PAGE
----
Indicators of Effort
Let’s Play: Ancient Greek Punishment: CPU Edition! is pretty much all done now, a welcome ‘easy’ game to make in the wake of v r 3 that was so technically challenging (for me, personally). The final addition I made was to go through and add in indicators that point to the CPU player as it goes through the various motions/trials of the different levels of the game (as above) for Zeno. I vacillated on including the indicators for a while chiefly because I had to manually add them frame by frame for a couple of the levels (Sisyphus and Tantalus), but in the end it seemed too important to the nature of the game to omit.
Specifically, although the game communicates that it is the computer playing the game both through its title (“CPU Edition!”) and the brute fact that the player has no input, it didn’t feel like it was necessarily bringing home the potential pathos of watching the computer struggle in the different scenarios. Notably, the game and an animated GIF of the game are kind of interchangeable and it might be possible for a player (if that’s the right word) to think they were merely watching an animation or a video of a game, rather than the game itself. Adding the ‘CPU’ indicator, although it could of course also be represented in a video, helps to constantly explain the automated nature of the game as it proceeds, and also helpfully assigns the computer to player to the specific character on the screen, rather than to the game as a whole.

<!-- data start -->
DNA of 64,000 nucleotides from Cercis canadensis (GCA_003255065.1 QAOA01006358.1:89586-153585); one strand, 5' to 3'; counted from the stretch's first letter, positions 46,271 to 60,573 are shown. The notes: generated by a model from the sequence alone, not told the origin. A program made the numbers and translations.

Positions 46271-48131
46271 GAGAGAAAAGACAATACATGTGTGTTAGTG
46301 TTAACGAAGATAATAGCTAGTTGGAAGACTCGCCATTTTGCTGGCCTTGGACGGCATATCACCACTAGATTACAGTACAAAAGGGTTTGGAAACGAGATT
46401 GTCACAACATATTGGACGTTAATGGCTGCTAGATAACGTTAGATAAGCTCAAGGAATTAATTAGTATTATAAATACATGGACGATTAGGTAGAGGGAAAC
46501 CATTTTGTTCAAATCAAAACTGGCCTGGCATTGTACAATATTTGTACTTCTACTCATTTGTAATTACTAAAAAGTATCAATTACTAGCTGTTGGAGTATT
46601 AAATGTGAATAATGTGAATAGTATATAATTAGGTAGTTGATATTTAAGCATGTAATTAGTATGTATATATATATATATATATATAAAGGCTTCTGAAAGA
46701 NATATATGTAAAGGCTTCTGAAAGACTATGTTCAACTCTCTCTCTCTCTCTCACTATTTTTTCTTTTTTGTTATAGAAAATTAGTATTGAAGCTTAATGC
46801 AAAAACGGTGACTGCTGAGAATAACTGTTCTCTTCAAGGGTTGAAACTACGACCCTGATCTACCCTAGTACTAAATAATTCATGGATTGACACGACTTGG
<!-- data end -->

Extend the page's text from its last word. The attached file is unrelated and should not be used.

Thus, the computer is both tormentor and tormented, eagle and Prometheus, perforated bathtub and Danaid, Sisyphus pushing the boulder up the hill and the unseen force sending it flying back down again. This division of labour makes much more sense with the individuating ‘CPU’ indicator to separate the character controlled by the computer from the game world simulated by the same computer, I think. Maybe I’m over-thinking this, but it genuinely seems important when I think about it.
Still, it remains true that in the end the game could still be represented as an animated GIF and appear literally exactly the same when you watch it in a browser window. But in a way, aren’t all looping animated GIFs a kind of Sisyphean torture for the computer? Rendering frame after frame to the screen with no end in sight, at the mercy of the vagaries of the human user to set it free from its infinite task? Or perhaps, au contraire, we might think of infinite loops in computation as the ultimate pleasure for a CPU – the constant and unending expression of their singular abilities to process information indefinitely and without fatigue?
Might one in fact imagine CPU Sisyphus happy?